The question is not at all rhetorical, and it reveals the stakes of the discussion undertaken here. Americans are currently presented with the "protracted fighting" in cities in Afghanistan and Iraq as closely connected to the resilience of U.S. cities, to the protection of America from future urban disasters. To assume that cities currently under assault by U.S. forces will simply "reemerge" from this violence via the natural force of urban resilience is to refuse to see the dialectic of resilience, the way in which the resilience of U.S. cities after September 11 has been secured by rendering Kabul, Baghdad, Basra and a still-expanding set of other cities anything but resilient. A few years ago, as Mike Davis described, "American fighter pilots drop[ped] cluster bombs chalked with the names of dead Manhattan firefighters on the ruins of Kabul--a city infinitely more tragic than New York." Kabul is a tragic city, and a city, like others outside the scope of this book, whose disaster has been perpetuated and intensified in the very name of (American) urban resilience itself.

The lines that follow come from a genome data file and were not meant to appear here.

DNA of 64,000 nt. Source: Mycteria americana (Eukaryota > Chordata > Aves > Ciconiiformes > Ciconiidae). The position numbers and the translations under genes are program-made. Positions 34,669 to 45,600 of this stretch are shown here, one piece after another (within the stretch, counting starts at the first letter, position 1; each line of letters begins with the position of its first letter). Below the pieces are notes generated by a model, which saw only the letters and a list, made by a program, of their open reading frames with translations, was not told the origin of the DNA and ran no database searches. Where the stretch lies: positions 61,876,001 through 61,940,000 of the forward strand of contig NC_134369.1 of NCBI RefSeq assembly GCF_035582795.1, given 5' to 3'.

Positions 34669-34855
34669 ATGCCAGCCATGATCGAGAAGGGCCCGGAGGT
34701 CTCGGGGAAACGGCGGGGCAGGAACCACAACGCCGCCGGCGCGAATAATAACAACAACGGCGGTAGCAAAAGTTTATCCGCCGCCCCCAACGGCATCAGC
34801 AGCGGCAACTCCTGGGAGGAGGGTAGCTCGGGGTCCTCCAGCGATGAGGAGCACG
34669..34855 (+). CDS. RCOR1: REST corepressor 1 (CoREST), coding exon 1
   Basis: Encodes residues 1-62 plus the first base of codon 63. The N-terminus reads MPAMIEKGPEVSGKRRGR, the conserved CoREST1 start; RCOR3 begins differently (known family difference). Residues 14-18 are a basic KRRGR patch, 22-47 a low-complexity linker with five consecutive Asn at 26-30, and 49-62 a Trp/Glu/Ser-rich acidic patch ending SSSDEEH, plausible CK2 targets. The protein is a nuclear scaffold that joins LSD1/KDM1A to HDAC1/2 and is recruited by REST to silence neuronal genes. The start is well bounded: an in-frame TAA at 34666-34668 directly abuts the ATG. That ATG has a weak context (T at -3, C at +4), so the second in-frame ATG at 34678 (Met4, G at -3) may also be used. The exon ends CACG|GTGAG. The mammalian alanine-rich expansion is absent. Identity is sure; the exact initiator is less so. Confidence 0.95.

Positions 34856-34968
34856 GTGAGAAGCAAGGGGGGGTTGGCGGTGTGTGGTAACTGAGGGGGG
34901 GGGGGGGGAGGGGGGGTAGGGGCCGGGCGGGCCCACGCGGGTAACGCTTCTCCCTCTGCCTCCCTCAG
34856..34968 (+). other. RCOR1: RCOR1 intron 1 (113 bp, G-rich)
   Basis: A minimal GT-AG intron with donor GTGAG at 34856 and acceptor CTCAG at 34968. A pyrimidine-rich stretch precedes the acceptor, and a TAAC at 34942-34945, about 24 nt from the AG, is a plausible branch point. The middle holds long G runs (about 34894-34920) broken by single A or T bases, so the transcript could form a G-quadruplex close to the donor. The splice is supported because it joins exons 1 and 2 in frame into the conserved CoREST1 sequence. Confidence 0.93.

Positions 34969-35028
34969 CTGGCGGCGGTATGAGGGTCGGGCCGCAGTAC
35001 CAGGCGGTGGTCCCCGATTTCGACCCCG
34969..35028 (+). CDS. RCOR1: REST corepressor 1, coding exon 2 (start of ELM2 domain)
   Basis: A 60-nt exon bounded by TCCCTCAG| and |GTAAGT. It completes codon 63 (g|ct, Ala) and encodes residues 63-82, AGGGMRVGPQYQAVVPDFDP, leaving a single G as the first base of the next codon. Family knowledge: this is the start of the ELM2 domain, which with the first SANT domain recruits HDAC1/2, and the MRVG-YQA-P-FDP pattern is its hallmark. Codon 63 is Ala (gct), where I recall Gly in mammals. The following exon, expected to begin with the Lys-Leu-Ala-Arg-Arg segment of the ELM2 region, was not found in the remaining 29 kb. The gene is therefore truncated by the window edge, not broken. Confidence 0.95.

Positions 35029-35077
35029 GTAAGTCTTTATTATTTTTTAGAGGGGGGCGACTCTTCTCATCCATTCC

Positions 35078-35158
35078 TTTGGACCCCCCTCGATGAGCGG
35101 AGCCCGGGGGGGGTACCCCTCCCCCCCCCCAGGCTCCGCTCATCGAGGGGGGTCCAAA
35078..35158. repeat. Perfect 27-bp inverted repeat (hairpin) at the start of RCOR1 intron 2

Walter Benjamin pointed out in his "Thesis on the Philosophy of History" that "the tradition of the oppressed teaches us that the state of emergency in which we live is not the exception but the rule. We must attain to a conception of history that is in keeping with this insight." The best essays in this book attain this conception, but the others, comprehending disaster as simply exceptional, as only an interruption of urban resilience rather than as a predominant form of that resilience, yield a history that demands further probing.